The Department of Health and Human Services is the Federal government's principal agency for protecting the health of all Americans and providing essential human services, especially to those who are least able to help themselves.
Grants were made to 50 States, the District of Columbia, 3 territories, and 55 tribal plans in fiscal year 2007. While the number of grants to States, the District of Columbia, and the territories remains constant, the number of tribal plans has increased each fiscal year. It is estimated that the number of tribal plans will increase to 60 during FY 2008 and to 65 in FY 2009.
Uses and Use Restrictions
States (including the District of Columbia), Territories, or and Federally-recognized Indian Tribes operating their own TANF programs have broad flexibility to use the grant funds in any manner that meets the purposes of the program (including providing low-income households with assistance in meeting home heating and cooling costs) and in ways that the State, Territory, and Tribe was authorized to use funds received under the predecessor Aid to Families with Dependent Children (AFDC), Job Opportunities and Basic Skills Training (JOBS), and Emergency Assistance (EA) programs.
States and Territories may also transfer a limited portion of their assistance grant funds to the Child Care and Development Block Grant (CCDBG) and Social Services Block Grant (SSBG) Programs.
Not more than 15 percent of any State grant may be spent on administrative costs, exclusive of certain computerization and information technology expenses.
Cash grants, work opportunities, and other services are made directly to needy families with children.
For Tribal programs, ACF will negotiate a limitation on administrative costs for the first year of the program's operation not to exceed 35 percent, for the second year of the program's operation not to exceed 30 percent, and then for the third and subsequent years of the program's operation not to exceed 25 percent.
In general, all States, Territories, the District of Columbia, and all federally-recognized Tribes in the lower 48 States and 13 specified entities in Alaska are eligible.
State and local agencies and Tribes that operate TANF programs must do so under plans determined to be complete or approved by the Department of Health and Human Services (DHHS).
For Contingency Funds, all States and the District of Columbia are eligible if they are determined to be a "needy State" by satisfying either an unemployment trigger or a food stamp trigger.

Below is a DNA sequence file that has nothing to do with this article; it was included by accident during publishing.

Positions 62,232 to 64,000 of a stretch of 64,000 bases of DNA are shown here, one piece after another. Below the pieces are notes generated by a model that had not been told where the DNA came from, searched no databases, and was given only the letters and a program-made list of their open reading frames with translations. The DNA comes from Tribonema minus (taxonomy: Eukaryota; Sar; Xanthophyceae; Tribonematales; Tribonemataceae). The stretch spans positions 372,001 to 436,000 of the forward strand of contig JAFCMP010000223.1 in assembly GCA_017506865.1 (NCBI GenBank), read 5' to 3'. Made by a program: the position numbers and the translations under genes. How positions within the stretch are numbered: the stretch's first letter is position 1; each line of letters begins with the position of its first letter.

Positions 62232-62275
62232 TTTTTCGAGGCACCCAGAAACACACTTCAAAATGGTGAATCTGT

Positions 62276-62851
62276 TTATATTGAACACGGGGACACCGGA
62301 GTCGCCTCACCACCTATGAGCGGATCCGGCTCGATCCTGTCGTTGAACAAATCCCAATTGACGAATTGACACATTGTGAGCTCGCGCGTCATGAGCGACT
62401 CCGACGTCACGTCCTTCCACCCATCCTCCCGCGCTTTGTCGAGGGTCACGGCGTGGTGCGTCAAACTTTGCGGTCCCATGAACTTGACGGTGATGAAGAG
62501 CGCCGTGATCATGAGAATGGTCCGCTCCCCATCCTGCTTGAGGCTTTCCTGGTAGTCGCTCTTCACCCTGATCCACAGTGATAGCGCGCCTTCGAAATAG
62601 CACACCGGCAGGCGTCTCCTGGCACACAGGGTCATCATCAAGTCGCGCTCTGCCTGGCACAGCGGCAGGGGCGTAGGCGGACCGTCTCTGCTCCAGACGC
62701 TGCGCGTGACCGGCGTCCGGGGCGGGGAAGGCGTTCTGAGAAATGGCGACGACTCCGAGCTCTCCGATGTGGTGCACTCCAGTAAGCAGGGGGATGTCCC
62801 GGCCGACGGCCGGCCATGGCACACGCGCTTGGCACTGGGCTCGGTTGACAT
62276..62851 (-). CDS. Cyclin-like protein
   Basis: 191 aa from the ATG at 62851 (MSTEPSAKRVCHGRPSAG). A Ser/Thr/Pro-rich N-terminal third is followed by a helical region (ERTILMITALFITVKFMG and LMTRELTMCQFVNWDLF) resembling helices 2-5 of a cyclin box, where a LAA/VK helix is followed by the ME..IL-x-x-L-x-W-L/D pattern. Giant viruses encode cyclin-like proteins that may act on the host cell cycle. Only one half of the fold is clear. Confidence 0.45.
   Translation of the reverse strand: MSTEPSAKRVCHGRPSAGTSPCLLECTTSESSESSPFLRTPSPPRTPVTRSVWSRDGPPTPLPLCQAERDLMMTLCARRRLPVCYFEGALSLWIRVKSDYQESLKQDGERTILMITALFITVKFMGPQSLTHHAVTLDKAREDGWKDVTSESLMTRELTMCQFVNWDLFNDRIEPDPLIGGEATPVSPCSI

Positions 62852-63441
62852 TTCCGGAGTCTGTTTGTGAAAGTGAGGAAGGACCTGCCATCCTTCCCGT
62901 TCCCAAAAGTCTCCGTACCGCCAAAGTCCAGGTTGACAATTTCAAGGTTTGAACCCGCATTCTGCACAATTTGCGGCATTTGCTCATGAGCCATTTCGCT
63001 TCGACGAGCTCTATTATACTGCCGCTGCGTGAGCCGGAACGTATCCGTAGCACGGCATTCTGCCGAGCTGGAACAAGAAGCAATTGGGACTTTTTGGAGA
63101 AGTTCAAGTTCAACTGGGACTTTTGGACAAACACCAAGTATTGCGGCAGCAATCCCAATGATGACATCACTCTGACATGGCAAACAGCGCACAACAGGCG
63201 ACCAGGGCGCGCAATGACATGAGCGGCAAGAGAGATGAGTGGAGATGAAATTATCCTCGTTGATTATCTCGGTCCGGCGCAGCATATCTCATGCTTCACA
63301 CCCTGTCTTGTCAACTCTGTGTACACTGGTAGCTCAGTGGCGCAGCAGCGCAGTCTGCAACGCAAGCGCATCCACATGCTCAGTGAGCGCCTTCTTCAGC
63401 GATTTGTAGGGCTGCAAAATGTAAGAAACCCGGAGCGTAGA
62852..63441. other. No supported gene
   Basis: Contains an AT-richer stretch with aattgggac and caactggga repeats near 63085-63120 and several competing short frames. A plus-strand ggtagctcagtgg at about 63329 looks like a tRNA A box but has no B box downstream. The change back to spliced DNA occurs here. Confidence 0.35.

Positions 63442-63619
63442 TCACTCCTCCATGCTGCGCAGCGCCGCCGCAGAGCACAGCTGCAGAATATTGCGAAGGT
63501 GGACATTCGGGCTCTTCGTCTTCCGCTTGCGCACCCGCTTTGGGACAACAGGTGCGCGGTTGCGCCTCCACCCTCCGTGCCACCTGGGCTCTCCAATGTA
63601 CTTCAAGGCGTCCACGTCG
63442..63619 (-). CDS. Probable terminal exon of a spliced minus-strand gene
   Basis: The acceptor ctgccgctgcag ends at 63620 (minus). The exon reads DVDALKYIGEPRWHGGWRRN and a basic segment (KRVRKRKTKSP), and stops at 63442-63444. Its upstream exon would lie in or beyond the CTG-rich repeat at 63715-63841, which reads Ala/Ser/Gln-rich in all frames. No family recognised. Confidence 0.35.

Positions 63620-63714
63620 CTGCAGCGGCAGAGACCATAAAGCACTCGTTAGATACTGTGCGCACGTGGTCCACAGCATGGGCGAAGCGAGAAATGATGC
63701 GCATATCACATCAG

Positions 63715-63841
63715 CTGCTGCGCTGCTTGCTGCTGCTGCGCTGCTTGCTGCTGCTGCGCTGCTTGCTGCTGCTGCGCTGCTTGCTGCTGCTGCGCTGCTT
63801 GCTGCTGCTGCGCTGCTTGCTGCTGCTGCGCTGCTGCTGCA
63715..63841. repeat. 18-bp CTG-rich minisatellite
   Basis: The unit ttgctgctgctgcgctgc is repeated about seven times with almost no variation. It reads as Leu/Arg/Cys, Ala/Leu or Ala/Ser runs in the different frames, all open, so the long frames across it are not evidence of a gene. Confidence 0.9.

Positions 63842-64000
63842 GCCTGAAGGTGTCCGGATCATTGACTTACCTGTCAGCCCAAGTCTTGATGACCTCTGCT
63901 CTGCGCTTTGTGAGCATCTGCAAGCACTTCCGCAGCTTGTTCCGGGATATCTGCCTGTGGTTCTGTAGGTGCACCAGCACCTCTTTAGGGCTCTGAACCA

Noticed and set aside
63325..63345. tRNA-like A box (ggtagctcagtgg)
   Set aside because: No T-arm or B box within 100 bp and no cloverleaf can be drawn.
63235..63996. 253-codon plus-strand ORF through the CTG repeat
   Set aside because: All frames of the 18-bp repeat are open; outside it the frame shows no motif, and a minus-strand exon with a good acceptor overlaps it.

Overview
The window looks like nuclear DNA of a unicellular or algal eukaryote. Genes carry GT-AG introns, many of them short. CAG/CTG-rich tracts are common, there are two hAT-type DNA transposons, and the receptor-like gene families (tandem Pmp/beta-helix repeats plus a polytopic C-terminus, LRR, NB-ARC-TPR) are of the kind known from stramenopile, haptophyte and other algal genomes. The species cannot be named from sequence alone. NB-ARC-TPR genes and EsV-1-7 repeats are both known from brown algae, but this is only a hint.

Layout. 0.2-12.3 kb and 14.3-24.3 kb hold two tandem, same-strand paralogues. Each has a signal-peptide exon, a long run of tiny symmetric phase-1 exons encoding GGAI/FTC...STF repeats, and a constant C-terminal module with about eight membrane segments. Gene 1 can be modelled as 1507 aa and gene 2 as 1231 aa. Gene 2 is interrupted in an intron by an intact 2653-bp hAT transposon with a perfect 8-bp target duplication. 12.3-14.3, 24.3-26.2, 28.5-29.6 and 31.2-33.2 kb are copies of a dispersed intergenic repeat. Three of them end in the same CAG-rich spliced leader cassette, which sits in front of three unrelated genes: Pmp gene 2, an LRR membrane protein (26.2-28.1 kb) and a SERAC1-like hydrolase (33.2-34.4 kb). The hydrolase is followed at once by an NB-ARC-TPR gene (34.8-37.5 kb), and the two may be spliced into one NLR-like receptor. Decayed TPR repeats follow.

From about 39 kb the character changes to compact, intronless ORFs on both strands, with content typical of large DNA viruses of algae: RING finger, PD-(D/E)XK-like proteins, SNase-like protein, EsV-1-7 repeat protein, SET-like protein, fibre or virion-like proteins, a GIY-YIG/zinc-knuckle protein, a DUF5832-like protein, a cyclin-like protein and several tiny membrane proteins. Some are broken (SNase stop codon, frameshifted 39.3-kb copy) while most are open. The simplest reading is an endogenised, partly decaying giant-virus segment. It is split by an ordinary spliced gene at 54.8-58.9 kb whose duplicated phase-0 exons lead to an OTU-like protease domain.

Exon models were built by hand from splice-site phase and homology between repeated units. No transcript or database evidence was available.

Territories and Tribes are not eligible for Contingency Funds.
Needy families with children, as determined eligible by the State, Territory, or Tribe in accordance with the State or Tribal plan submitted to the Department of Health and Human Services (HHS).
Federal funds go to the State, Territory, or Tribal agency certified by the Chief Executive Officer. Needy families must meet State or Tribal eligibility requirements.
Aplication and Award Process
Each State and Territory must develop a State plan.
Applicants must consult with local governments and private organizations and provide them 45 days to comment on the plan.
Tribes may apply to the Secretary to receive funds and to administer the TANF block grant.
Tribes would submit a 3-year family assistance plan.
The Secretary, in consultation with the Tribe, would set program requirements and time-limits for receipt of welfare-related services, consistent with the purposes of the program and economic conditions/resources of each tribe.
Tribes should contact the OFA Regional TANF Program Manager for Tribal plan submittal procedures.
For Contingency Funds, each State must request these funds monthly for each month they meet either the unemployment or food stamp triggers.
This program is excluded from coverage under E.O.
Each State plan, including the certifications signed by the Executive Officer (Governor), must be submitted to the Secretary of HHS. Tribes should contact the OFA Regional TANF Program Manager for Tribal plan submittal procedures. For Contingency Funds, each State must request these funds monthly for each month they meet either the unemployment or food stamp triggers.